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Tuesday, September 29, 2020  Spokane, Washington  Est. May 19, 1883
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Sports >  Outdoors

Rich Landers: Hosted snowshoe treks perfect for groups of mixed abilities

By Rich Landers For The Spokesman-Review

People have all sorts of utilitarian or recreational reasons for going snowshoeing. In Vanessa Schmautz’s case, it was her 26th birthday.

Schmautz and eight of her girlfriends from Missoula rented an Air B&B in Sandpoint and celebrated the occasion over the recent Martin Luther King holiday weekend with food, music and fun, including a hosted snowshoe tour at Schweitzer Mountain Resort.

“After this, we’re headed back to Sandpoint for brunch and a hot tub,” Schmautz said on Sunday to smiles of approval from her group.

Guided snowshoe treks are ideal for groups of mixed abilities. In this case, Schweitzer Activities Center guide Emily Renzini, of Spokane, assembled snowshoes and poles for those who needed them, assisted those who asked for help getting strapped into their snowshoes, delivered a few group pointers – and they were off.

“It’s not like skiing, where one person might be way better than another (in a group),” Renzini said. “Most people need only a few tips to get started.”

“The only thing that seems to catch some people by surprise is how fast they warm up when they start hiking on snowshoes,” said Danni Demmons, Activity Center manager. “It’s definitely more work than just hiking.”

Some in the Schmautz group had their own snowshoes while others were complete newbies who used Schweitzer gear. Everyone brought her own day packs for clothing, water and snacks.

And it seemed that everyone in the group had a mobile phone for one of the most thoroughly documented day trips in the history of digital photography.

Spokane Parks and Recreation also offers guided group tours to trail destinations as close as Antoine Peak and Newman Lake in Spokane Valley to more rigorous backcountry treks at Mount Spokane and Sherman Pass. The treks include guide and gear for $29-$49 per person depending on travel distance and amenities. Sometimes van transportation is provided. Special events also are offered, such as women’s only hikes and moonlight tours.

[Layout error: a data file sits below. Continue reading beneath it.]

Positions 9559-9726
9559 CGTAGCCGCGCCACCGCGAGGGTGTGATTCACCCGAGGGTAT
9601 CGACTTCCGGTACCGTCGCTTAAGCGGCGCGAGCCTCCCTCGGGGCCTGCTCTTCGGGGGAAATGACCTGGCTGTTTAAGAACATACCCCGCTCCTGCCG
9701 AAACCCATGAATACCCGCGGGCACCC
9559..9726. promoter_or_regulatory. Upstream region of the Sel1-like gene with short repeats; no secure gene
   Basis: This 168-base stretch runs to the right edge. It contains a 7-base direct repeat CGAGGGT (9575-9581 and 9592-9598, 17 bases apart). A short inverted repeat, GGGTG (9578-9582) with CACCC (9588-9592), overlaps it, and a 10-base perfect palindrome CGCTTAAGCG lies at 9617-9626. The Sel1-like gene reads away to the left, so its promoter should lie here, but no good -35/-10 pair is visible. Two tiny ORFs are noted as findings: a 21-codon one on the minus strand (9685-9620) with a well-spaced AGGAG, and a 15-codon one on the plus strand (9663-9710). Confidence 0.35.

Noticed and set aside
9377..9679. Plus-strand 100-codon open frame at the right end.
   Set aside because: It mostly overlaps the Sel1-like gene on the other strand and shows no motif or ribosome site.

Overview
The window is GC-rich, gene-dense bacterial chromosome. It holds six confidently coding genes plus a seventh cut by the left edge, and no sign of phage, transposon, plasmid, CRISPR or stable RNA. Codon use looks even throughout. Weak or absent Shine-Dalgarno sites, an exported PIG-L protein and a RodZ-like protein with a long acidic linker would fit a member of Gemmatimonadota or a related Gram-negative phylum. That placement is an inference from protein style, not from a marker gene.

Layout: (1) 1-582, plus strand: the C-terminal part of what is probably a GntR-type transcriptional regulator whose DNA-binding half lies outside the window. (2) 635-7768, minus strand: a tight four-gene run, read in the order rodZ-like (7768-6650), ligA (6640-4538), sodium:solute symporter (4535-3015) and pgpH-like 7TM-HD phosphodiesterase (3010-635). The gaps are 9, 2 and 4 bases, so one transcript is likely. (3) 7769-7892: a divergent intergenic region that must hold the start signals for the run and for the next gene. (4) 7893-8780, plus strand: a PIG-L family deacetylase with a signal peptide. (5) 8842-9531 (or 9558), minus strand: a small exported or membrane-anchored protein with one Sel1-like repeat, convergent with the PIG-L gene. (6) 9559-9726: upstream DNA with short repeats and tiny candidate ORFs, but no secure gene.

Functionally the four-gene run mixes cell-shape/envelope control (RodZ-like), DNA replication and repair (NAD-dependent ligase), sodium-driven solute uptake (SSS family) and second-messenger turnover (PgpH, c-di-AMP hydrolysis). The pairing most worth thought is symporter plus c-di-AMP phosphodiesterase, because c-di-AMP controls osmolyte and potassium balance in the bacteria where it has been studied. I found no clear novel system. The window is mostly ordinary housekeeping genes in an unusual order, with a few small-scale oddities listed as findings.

Custom private group trips can be booked through city outdoor recreation director Ryan Griffith to local Spokane-area trails, the reliably snow-covered trails at Mount Spokane State Park as well as other destinations.

Schweitzer Mountain offers a range of alternatives on well-signed trails that are usually packed by previous users. While snowshoeing is not allowed on the groomed Nordic skiing trails at Mount Spokane, Schweitzer’s groomed cross-country trails are multiuse and also open to snowshoers and snow bikers.

“You pretty much never have to break trail on the trail system,” Demmons said. “We ask snowshoers to stay to the side of the groom trails away from the skating lane an tracks set for cross-country skiing.”

Schweitzer’s one- to two-hour hosted hikes usually fall into three categories:

  • Hermit’s Hollow trek, a dip into old growth forest that’s appealing whether it’s sunny or foggy on the mountain. In good weather, and depending on the group, the hike often extends to Picnic Point, four miles round-trip, for a breathtaking overlook of Lake Pend Oreille. Cost: $20, includes guide and gear.